London—The latest Beatle break-up brouhaha is rubbish. Ominous wire service stories claiming that Apple Records is going broke and that George Harrison and John Lennon are having fist fights are untrue. No one has a black eye and Apple Records looks like it is enormously successful.
This latest break-up story was based on two separate incidents connected by an over-anxious news bureau of Associated Press in London. John Lennon gave a short interview to one of the smaller London pop papers, in which he said that if the Beatles went on spending money at the present rate, "all four of us will be broke in six months." The pop paper (Disc and Music Echo) used this quote as their headline, calling the story something like "We're Going Broke!"
"THERE WAS NO PUNCH-UP. WHEN WE FALL OUT, WE SAY MORE BY KEEPING QUIET." —GEORGE HARRISON
At the same time, rumors were flying about activities inside London's Twickenham Studios where the Beatles were working every day in preparation for their now-cancelled "live" concert and a filming project still in the works. Rumor had it that there was a fist fight between George and John.
"There was no punch-up," George claims. "We just fell out. We got over the punch-up bit when we were in Liverpool. We just stopped speaking. When we fall out, we say more by keeping quiet."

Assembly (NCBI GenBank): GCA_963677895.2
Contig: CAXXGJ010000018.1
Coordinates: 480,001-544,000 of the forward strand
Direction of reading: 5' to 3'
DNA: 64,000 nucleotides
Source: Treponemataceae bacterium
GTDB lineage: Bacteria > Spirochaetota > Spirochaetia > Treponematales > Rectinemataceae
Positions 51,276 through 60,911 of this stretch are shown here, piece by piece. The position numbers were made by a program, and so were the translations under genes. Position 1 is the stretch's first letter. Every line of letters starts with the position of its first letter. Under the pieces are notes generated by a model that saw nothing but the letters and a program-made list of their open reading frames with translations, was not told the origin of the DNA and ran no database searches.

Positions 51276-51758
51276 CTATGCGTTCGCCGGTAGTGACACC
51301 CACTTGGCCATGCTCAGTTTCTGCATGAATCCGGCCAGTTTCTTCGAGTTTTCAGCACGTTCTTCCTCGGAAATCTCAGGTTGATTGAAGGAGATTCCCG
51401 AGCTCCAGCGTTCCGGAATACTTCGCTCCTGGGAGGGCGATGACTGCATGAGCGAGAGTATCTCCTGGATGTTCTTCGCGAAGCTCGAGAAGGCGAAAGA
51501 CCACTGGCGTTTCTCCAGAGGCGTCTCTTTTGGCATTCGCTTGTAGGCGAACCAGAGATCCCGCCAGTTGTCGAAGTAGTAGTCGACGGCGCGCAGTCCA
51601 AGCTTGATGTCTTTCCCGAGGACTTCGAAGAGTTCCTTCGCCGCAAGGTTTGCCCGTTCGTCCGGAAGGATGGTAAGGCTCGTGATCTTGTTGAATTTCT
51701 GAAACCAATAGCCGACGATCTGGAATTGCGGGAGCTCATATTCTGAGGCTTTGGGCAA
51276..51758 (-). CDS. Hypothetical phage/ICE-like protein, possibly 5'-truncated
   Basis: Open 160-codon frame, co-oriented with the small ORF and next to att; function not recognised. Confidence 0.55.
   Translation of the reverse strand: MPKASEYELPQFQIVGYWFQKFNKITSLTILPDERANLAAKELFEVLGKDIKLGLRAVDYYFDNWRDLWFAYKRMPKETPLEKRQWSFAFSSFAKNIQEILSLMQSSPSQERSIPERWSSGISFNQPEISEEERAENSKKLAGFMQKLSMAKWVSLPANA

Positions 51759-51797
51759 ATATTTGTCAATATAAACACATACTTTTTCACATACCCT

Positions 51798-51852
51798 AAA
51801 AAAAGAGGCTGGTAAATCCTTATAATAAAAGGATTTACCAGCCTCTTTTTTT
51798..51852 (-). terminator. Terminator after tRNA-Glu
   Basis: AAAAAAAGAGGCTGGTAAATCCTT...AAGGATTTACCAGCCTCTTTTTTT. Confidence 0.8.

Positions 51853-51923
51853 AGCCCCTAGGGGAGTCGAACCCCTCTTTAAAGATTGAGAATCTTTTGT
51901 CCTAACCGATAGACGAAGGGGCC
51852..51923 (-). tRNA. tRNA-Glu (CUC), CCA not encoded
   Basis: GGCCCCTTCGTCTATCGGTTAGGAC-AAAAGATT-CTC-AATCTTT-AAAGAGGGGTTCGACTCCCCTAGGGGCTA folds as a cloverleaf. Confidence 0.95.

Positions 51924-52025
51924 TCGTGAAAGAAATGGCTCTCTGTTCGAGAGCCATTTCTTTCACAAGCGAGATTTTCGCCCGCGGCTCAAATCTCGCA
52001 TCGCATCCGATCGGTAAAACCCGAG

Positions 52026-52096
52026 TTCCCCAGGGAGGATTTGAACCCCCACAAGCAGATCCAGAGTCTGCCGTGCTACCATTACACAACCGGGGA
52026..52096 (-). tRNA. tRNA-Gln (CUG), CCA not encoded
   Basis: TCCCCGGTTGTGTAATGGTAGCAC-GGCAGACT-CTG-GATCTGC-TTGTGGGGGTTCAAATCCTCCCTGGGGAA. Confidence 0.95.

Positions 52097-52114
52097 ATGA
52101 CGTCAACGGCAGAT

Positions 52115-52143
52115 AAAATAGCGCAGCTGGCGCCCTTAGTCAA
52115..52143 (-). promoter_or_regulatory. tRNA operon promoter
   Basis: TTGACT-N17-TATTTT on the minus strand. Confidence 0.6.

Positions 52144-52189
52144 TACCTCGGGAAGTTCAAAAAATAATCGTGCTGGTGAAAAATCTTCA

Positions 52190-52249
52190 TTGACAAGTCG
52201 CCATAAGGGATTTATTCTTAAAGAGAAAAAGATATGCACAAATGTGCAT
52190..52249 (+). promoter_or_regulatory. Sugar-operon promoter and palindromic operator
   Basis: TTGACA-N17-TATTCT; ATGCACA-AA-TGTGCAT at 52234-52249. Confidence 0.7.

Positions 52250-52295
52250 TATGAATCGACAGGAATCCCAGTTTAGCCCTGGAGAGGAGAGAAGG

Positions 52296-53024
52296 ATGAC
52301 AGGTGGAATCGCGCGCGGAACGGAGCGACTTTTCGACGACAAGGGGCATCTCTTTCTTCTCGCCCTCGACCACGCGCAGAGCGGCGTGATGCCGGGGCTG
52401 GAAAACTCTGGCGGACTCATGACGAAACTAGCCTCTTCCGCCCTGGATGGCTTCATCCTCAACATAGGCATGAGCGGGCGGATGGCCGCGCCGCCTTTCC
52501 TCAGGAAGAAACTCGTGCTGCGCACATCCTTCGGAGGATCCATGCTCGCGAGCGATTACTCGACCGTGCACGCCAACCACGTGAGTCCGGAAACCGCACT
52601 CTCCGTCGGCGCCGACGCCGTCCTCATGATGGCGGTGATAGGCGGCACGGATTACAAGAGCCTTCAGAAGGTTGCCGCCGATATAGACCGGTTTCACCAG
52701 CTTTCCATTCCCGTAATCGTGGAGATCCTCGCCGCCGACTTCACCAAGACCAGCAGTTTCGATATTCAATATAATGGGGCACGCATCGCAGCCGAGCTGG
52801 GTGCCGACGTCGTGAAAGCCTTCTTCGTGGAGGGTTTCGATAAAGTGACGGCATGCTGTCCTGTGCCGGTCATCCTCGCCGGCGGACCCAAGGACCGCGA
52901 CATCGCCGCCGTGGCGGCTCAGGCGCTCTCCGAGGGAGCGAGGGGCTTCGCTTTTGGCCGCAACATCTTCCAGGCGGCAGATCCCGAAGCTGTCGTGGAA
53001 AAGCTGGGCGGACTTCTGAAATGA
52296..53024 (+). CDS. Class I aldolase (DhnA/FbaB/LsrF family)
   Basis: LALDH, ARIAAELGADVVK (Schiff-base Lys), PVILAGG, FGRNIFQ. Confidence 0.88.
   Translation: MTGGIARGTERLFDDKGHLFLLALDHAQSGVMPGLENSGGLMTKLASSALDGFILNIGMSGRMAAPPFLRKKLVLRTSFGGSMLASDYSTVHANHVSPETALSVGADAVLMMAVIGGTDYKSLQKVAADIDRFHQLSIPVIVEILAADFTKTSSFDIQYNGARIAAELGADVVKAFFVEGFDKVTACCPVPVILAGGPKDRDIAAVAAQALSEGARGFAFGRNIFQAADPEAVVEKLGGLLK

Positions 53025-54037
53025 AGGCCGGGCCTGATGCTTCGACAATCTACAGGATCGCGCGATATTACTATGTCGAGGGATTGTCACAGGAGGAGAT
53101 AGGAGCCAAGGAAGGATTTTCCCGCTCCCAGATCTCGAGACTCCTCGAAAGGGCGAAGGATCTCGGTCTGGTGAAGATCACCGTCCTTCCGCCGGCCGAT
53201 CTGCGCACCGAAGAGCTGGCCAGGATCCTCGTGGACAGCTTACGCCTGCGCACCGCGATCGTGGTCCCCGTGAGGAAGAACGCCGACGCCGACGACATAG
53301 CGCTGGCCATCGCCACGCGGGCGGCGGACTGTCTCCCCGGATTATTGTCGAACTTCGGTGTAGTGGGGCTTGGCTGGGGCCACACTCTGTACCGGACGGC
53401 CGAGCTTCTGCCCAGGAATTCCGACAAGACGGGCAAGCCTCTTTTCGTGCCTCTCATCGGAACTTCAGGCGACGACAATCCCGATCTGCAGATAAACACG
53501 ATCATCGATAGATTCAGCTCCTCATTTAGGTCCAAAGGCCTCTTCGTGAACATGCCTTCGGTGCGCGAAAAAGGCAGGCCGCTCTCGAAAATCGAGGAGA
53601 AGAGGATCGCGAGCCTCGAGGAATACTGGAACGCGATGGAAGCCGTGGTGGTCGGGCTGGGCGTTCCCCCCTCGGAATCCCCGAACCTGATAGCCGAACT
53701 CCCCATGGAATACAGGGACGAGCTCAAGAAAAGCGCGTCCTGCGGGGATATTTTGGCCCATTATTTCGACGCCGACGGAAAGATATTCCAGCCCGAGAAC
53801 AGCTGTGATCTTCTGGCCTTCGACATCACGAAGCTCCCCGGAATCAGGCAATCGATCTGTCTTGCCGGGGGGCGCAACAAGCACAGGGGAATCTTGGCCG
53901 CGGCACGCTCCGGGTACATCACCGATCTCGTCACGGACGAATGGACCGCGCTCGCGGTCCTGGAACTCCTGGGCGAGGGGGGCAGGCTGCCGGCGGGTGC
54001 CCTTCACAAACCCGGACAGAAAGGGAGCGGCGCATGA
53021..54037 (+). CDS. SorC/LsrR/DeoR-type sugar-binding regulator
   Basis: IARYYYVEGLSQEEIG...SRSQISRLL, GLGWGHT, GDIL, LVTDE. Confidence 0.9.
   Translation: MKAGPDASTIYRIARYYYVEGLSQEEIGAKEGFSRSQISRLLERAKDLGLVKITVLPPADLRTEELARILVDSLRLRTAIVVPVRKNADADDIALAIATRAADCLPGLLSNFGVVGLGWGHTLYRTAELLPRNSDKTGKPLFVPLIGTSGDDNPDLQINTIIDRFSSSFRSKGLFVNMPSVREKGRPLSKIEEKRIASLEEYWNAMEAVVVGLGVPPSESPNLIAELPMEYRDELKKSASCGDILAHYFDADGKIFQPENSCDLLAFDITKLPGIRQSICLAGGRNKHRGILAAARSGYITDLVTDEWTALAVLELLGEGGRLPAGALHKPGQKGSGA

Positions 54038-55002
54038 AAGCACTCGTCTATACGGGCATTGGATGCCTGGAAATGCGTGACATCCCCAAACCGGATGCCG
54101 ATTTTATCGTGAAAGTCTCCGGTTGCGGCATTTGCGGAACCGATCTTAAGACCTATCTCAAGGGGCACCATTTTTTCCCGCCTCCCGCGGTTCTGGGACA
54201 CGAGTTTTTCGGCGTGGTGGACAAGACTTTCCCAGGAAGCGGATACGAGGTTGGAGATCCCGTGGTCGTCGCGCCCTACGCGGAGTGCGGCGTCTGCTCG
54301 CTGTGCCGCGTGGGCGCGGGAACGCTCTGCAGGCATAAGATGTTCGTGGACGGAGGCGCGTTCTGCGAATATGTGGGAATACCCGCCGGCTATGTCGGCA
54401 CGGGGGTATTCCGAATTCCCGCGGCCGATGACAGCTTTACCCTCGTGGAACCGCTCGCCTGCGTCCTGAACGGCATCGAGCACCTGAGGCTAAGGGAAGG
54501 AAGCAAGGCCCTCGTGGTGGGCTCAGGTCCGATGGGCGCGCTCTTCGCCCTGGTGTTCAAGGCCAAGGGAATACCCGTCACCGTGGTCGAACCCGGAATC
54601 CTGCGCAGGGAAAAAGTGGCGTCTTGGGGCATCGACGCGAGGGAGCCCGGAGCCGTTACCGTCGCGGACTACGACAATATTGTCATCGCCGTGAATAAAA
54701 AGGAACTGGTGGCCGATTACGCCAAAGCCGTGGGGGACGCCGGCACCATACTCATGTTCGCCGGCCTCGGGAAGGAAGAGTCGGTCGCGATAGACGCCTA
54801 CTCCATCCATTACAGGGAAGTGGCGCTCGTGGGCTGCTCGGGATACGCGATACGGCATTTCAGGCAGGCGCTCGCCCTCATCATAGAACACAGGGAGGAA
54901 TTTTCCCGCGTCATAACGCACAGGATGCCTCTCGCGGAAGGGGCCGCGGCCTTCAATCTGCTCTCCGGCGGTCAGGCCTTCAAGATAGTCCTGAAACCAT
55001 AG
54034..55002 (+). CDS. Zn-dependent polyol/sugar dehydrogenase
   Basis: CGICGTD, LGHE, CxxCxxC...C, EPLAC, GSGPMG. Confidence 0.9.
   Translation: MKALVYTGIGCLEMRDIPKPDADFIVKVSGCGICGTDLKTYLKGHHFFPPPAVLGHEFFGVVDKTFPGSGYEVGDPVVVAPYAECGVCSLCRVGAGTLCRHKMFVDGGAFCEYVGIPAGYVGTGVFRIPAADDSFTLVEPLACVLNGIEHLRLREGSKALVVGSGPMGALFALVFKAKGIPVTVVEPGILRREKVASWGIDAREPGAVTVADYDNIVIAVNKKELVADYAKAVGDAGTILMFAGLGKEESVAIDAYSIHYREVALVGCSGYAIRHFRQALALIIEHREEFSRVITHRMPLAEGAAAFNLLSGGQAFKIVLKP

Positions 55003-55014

The two items were put together into a story claiming great tensions inside the group, especially between George and John over the possible bankruptcy of Apple and the Beatles themselves.
The story about Apple is on the surface absurd. With two huge hit singles ("Hey Jude" and "Those Were The Days") and the enormously successful The Beatles set, Apple's problem is what to do with all the money.
There is a disagreement, though, on how to operate Apple and what direction it should take, and it is John and George who stand at opposite sides. The dispute is over the style and purpose of operations, and is one that will likely take some time to resolve.
Meanwhile, the Beatles indefinitely postponed their "live" concert, but have gone ahead with the filming of their rehearsals for it, recording and writing new material for a one hour documentary film. Dennis O'Dell, formerly the head of Apple Films, is producing the show. This may end up being their "TV concert," and they have already completed eight new songs for it.